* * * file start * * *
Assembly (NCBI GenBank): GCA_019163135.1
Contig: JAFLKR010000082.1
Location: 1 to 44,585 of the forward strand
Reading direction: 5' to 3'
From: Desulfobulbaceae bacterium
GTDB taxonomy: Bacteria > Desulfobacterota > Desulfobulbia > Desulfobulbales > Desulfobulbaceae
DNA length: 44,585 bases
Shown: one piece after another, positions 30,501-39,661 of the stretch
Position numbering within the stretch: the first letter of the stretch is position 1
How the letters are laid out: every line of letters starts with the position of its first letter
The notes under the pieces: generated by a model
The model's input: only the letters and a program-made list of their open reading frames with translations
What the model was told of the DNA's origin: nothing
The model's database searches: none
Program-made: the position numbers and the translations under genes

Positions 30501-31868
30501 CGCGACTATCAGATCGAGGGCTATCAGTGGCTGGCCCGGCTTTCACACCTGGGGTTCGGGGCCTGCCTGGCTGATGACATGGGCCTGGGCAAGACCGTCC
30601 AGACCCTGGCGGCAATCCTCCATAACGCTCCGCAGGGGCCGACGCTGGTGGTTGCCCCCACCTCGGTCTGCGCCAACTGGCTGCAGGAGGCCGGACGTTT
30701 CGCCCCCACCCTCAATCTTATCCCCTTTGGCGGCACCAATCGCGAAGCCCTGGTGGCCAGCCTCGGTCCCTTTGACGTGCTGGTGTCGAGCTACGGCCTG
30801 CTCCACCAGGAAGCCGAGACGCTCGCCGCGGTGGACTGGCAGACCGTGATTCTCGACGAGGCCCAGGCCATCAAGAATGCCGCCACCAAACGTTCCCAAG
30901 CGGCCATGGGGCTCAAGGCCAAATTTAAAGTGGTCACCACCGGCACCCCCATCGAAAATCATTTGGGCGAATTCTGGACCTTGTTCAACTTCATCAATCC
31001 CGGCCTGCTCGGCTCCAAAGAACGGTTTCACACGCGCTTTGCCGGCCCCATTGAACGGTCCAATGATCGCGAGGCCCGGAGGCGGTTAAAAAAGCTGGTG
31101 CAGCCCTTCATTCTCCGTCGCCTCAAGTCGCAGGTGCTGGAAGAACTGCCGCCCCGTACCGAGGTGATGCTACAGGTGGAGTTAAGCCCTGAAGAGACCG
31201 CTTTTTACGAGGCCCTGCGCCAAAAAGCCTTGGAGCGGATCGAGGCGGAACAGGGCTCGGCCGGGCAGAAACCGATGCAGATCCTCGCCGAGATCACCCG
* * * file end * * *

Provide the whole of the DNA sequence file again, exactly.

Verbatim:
Assembly (NCBI GenBank): GCA_019163135.1
Contig: JAFLKR010000082.1
Location: 1 to 44,585 of the forward strand
Reading direction: 5' to 3'
From: Desulfobulbaceae bacterium
GTDB taxonomy: Bacteria > Desulfobacterota > Desulfobulbia > Desulfobulbales > Desulfobulbaceae
DNA length: 44,585 bases
Shown: one piece after another, positions 30,501-39,661 of the stretch
Position numbering within the stretch: the first letter of the stretch is position 1
How the letters are laid out: every line of letters starts with the position of its first letter
The notes under the pieces: generated by a model
The model's input: only the letters and a program-made list of their open reading frames with translations
What the model was told of the DNA's origin: nothing
The model's database searches: none
Program-made: the position numbers and the translations under genes

Positions 30501-31868
30501 CGCGACTATCAGATCGAGGGCTATCAGTGGCTGGCCCGGCTTTCACACCTGGGGTTCGGGGCCTGCCTGGCTGATGACATGGGCCTGGGCAAGACCGTCC
30601 AGACCCTGGCGGCAATCCTCCATAACGCTCCGCAGGGGCCGACGCTGGTGGTTGCCCCCACCTCGGTCTGCGCCAACTGGCTGCAGGAGGCCGGACGTTT
30701 CGCCCCCACCCTCAATCTTATCCCCTTTGGCGGCACCAATCGCGAAGCCCTGGTGGCCAGCCTCGGTCCCTTTGACGTGCTGGTGTCGAGCTACGGCCTG
30801 CTCCACCAGGAAGCCGAGACGCTCGCCGCGGTGGACTGGCAGACCGTGATTCTCGACGAGGCCCAGGCCATCAAGAATGCCGCCACCAAACGTTCCCAAG
30901 CGGCCATGGGGCTCAAGGCCAAATTTAAAGTGGTCACCACCGGCACCCCCATCGAAAATCATTTGGGCGAATTCTGGACCTTGTTCAACTTCATCAATCC
31001 CGGCCTGCTCGGCTCCAAAGAACGGTTTCACACGCGCTTTGCCGGCCCCATTGAACGGTCCAATGATCGCGAGGCCCGGAGGCGGTTAAAAAAGCTGGTG
31101 CAGCCCTTCATTCTCCGTCGCCTCAAGTCGCAGGTGCTGGAAGAACTGCCGCCCCGTACCGAGGTGATGCTACAGGTGGAGTTAAGCCCTGAAGAGACCG
31201 CTTTTTACGAGGCCCTGCGCCAAAAAGCCTTGGAGCGGATCGAGGCGGAACAGGGCTCGGCCGGGCAGAAACCGATGCAGATCCTCGCCGAGATCACCCG